In Programming National Identity, Joelle Neulander examines the rise of radio as a principal form of mass culture in interwar France, exploring the intricate relationship between radio, gender, and consumer culture. She also teaches western civilization for the core curriculum. His analysis focuses on television drama, at the centre of television policy in the 1980s. Her books include Cultural Politics in Revolution: Teachers, Peasants, and Schools in Mexico, 1930-1940. They analyze the aesthetics of nation-building made visible in murals, music, and architecture; investigate state projects to promote health, anti-clericalism, and education; and consider the role of mass communications from cinema and radio to road-building.
Devoted audiences responded avidly to their stations' programming and relied on radio as a source of daily entertainment, news, and other information. School of Education, Communication and Language Sciences. Around the cradle : family portraits for the family audience -- The perils of the single life : marginalized working-class men and women at radio's fictional center -- Boa constrictors, man-eaters, and Le Cafard : colonial landscapes on metropolitan radio -- Conclusion. Contact Information Telephone: 843-953-5073 E-Mail: Office: 430A Department Office Capers Hall Office Hours: by appointment Degrees: Ph. The possible causes of this shift in ideologies between popular expressions of Dominican identity and official nationalism has long been debated by historians, political scientists, and journalists. Particularly impressive is the volume's sensitive analysis of contests over religious culture and symbols, its gendered understanding of state formation, and its handsomely illustrated treatment of the development of a Mexican revolutionary aesthetic.
Lewis is Associate Professor of History at California State University, Chico. Department of Politics and International Studies. Building on their analysis, Ann Gray and Erin Bell ask if history on television fulfils its potential to be a form of public history through offering, as it does, a range of interpretations of the past to and originating from or including those not based in the academy. Looking closely at the issues that they present, from gender, class and ethnicity to militarism and imperialism, he also discusses controversies over historical accuracy, and the ways in which devices such as voice overs, title captions, and visual references to photographs and paintings assert a sense of historical verisimilitude. Collins maintains that important advantages actually and potentially flow from Canada? It is an original, indispensable guide for undergraduate and postgraduate students of media, television and celebrity studies, as well as those interested in digital culture more widely. History on Television considers recent changes in the media landscape, which have affected to a great degree how history in general, and whose history in particular, appears onscreen. The projection abroad of America's values through its foreign policies is also part of the process of shaping American national identity and nationalism which are analyzed in this volume.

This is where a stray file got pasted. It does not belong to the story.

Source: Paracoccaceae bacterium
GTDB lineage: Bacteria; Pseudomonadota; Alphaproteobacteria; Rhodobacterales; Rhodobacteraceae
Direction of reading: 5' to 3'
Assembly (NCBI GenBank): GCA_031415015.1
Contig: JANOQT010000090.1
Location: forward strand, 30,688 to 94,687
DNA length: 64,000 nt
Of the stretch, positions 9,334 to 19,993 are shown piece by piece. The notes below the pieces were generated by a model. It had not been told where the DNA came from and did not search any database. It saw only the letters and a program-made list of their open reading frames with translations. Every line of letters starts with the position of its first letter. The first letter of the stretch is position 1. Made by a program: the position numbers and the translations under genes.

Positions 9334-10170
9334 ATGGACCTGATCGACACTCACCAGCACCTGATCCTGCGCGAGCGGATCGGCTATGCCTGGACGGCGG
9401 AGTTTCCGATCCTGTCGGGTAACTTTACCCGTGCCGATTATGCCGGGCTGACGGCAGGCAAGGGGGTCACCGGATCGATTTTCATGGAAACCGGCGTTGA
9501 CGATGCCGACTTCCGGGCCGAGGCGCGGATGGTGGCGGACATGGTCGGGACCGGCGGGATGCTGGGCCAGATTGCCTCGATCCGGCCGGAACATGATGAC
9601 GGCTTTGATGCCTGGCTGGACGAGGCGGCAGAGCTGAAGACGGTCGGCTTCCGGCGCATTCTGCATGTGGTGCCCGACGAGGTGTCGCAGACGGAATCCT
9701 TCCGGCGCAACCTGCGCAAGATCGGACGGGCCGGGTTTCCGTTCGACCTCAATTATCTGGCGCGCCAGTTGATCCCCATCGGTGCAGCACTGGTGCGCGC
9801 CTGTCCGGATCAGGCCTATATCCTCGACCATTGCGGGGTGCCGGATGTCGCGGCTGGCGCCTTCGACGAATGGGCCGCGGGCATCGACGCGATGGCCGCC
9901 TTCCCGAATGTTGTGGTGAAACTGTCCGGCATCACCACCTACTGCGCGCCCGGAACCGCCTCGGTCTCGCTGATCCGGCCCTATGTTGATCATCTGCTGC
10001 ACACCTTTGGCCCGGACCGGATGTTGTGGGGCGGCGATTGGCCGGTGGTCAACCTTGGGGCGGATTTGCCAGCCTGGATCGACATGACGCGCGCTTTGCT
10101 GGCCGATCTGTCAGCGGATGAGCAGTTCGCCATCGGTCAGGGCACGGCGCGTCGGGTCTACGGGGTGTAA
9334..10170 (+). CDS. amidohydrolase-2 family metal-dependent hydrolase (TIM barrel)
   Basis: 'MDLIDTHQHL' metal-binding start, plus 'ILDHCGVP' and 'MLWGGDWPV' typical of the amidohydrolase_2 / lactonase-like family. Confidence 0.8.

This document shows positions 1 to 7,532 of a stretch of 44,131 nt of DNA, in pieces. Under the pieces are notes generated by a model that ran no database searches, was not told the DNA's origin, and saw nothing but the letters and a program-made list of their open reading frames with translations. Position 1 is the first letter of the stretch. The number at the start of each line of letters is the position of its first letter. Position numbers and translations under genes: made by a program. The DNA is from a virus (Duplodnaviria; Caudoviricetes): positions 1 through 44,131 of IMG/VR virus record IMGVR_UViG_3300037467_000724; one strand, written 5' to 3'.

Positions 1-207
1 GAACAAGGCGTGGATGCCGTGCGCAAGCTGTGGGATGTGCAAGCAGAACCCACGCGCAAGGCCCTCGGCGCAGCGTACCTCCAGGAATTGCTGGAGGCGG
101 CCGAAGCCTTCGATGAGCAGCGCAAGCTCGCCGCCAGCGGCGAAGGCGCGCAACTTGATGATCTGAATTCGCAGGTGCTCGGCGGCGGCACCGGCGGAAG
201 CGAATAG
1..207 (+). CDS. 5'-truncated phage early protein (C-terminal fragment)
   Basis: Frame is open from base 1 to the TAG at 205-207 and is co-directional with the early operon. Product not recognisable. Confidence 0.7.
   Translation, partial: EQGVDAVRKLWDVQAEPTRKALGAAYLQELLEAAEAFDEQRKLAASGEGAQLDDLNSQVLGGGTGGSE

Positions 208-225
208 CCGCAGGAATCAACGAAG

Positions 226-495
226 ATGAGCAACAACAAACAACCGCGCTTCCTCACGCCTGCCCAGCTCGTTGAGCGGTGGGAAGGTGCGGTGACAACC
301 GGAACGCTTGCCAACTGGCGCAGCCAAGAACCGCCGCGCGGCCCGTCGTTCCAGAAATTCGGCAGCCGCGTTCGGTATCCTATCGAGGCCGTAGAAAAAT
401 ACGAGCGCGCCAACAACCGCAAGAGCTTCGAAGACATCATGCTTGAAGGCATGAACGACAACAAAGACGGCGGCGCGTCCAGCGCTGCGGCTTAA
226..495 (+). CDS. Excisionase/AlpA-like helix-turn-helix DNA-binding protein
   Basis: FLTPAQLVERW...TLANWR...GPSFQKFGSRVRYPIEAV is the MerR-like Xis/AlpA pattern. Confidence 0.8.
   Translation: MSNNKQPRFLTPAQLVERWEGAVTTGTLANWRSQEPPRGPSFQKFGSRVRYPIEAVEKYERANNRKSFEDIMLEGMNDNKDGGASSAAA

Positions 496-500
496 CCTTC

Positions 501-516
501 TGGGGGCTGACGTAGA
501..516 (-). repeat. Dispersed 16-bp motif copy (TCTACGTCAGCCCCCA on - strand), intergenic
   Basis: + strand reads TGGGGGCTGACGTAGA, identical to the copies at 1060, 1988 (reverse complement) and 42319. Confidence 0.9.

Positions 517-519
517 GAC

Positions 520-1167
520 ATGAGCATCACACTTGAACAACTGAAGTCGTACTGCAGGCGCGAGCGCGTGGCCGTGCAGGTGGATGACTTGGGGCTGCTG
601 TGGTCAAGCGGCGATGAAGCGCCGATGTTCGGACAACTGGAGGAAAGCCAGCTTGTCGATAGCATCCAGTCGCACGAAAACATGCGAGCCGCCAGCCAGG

They discuss how national identity was forged among social groups, specifically political Catholics, industrial workers, middle class women, and indigenous communities. Professor Neulander teaches twentieth-century Europe, French history, gender history, and the history of Africa. Now the island nation is idealized as a white, Hispanic nation, having abandoned its many Haitian and black influences. It will interest students and scholars in these fields, as well as those in educational philosophy, religion and education, intellectual and social history, and American studies. Abstract: Radio provided a new and powerful medium in 1930s France. Mayes seeks to discern whether contemporary Dominican identity is a product of the Trujillo regime--and, therefore, only a legacy of authoritarian rule--or is representative of a nationalism unique to an island divided into two countries long engaged with each other in ways that are sometimes cooperative and at other times conflicted.